Over the past decade, we've witnessed substantial declines in cancer prevalence nationwide. However, the reduction in cancer mortality and incidence has been notably slower in rural areas of the United States. To mitigate the rising trend of cancer incidence and prevalence in these regions, it's important to place emphasis on cancer prevention. In this week's episode, we delve into the importance of prevention in the context of cancer. Joining us on Rural Health Leadership Radio is Bill Couzens, the founder and president of LessCancer.Org. Bill shares with us the story behind creating one of the first organizations committed to cancer prevention and how LessCancer.org is contributing to the reduction of cancer rates in rural communities.
“Nobody was talking about preventing cancer...So it’s a conversation that we started as an organization”
William U. (Bill) Couzens is an American advocate, blogger, speaker, and founder of the Next Generation Choices Foundation, also known as LessCancer.org charitable organization dedicated to cancer prevention. The loss of loved ones inspired him to provide free mammograms and establish LessCancer.org in 2004, focusing on reducing preventable cancer cases. Bill's commitment led to the creation of National Cancer Prevention Day in 2012, coinciding with World Cancer Day, and the bipartisan Congressional Cancer Prevention Caucus. He also partnered with the Children’s Hospital of Michigan Foundation to educate families on reducing diseases and cancer risks associated with the environment. Bill's innovative initiatives extend to organizing the "Split the Mitt" bicycle ride and collaborating with the Johns Hopkins Bloomberg School of Health.
It is so important to ensure future healthcare leaders have an understanding of rural health, and they can learn a lot in the process. One way to do so is to ensure students have the opportunity to learn about rural healthcare. Our next guest, Dr. Kristin Wilson Clinical Associate Professor and MHA Program Director at the University of Iowa, is excellently ensuring students are well-versed in rural health, no matter what career path they will pursue. In this episode, Kristin shares with us how she integrates rural health into the classroom for future healthcare leaders. We also have a great discussion about the importance of community engagement, and how Kristin is engaging rural communities in the development of MHA curriculum.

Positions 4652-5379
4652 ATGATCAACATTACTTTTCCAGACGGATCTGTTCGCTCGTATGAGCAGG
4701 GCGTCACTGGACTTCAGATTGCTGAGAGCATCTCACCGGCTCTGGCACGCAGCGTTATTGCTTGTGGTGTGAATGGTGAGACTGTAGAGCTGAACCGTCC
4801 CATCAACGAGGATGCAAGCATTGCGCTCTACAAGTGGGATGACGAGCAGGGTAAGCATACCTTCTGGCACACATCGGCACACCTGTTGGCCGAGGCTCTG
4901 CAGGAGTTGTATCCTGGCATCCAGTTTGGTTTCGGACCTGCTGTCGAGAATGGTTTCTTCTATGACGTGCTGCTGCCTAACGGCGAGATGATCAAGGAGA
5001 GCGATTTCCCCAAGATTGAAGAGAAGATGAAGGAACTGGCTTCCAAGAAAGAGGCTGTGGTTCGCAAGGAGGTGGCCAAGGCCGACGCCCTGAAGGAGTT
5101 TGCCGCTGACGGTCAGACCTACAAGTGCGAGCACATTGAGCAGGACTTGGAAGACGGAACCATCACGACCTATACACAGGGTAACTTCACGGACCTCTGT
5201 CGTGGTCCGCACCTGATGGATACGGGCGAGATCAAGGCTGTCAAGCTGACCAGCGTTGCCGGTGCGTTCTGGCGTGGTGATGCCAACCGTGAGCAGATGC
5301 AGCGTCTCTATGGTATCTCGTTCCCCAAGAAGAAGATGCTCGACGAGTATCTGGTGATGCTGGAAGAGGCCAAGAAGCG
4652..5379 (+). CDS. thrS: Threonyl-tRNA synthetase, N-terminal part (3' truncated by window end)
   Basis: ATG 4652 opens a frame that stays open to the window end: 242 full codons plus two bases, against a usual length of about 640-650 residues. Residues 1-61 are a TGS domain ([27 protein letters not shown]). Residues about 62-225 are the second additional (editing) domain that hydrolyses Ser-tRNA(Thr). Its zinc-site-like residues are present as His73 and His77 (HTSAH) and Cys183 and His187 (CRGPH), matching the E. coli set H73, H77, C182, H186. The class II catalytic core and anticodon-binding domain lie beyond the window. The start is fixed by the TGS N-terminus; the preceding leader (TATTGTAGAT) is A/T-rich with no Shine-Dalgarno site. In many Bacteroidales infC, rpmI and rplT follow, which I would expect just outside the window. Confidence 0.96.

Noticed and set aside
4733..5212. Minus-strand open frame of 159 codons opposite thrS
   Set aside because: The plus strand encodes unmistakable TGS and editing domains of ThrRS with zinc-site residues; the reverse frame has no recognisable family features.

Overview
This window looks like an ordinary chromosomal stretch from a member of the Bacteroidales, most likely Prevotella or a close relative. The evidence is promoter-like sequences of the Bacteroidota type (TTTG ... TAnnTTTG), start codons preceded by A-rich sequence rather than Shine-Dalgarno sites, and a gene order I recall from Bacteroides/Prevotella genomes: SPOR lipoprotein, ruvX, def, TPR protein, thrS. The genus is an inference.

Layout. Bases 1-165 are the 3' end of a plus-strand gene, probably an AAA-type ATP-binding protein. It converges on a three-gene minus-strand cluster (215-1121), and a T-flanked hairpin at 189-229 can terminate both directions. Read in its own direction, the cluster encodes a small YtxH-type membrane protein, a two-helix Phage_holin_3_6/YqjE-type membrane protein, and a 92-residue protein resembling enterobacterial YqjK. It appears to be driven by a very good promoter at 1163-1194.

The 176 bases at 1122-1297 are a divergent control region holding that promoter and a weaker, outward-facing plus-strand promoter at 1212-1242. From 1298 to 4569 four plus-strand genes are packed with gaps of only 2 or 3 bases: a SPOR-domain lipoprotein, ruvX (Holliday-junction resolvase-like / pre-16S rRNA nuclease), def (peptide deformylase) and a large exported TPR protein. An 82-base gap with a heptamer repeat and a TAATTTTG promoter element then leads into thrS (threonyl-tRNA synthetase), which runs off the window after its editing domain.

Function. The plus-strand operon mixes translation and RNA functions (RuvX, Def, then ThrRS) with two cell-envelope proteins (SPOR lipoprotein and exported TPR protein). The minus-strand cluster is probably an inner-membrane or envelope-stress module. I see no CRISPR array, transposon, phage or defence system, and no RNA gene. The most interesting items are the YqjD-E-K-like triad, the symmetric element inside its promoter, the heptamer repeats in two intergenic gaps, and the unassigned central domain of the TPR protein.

“I get really excited about the emerging leaders coming into rural healthcare. They are bringing a new energy, a new passion, and they are educated and trained in ways that even I wasn’t.”
Kristin Wilson is a clinical associate professor and director of the Master of Health Administration program in the Department of Health Management and Policy. She earned her PhD in public health sciences with a concentration in health management and policy from Saint Louis University College for Public Health and Social Justice, and her Master of Health Administration degree from the same institution. While at SLU, Dr. Wilson directed the health management and policy MPH and MHA degree programs and served as the executive director of the Heartland Center for Population Health and Community Systems Development.
In addition, since 2018, she has been the principal investigator of the Missouri subcontract to the Midwestern Public Health Training Center for Workforce Development, a multi-state collaborative funded by the Health Resources and Services Administration (HRSA) and located within the University of Iowa College of Public Health. Prior to joining academia, Dr. Wilson held leadership positions within healthcare organizations and has experience at a local, state, national, and international level
Rural communities have long been touted for their remarkable resilience, and the same spirit is echoed in the hospitals in these communities. Many rural health leaders have a passion for serving the community they live in, and the resilience to keep healthcare accessible. Join us on this Episode of Rural Health Leadership Radio, where we hear from a resilient leader herself, Lili Petricevic MBA, BSN, and CEO of Sheridan Community Hospital in Sheridan, Michigan. Lili shares some of her leadership traits that made the success of Sheridan Community Hospital possible. We also discuss how she builds connections and relationships with the frontline caregivers at her hospital.
“Things can change, if you do a good assessment and have good determination of where you want to be you can do it. “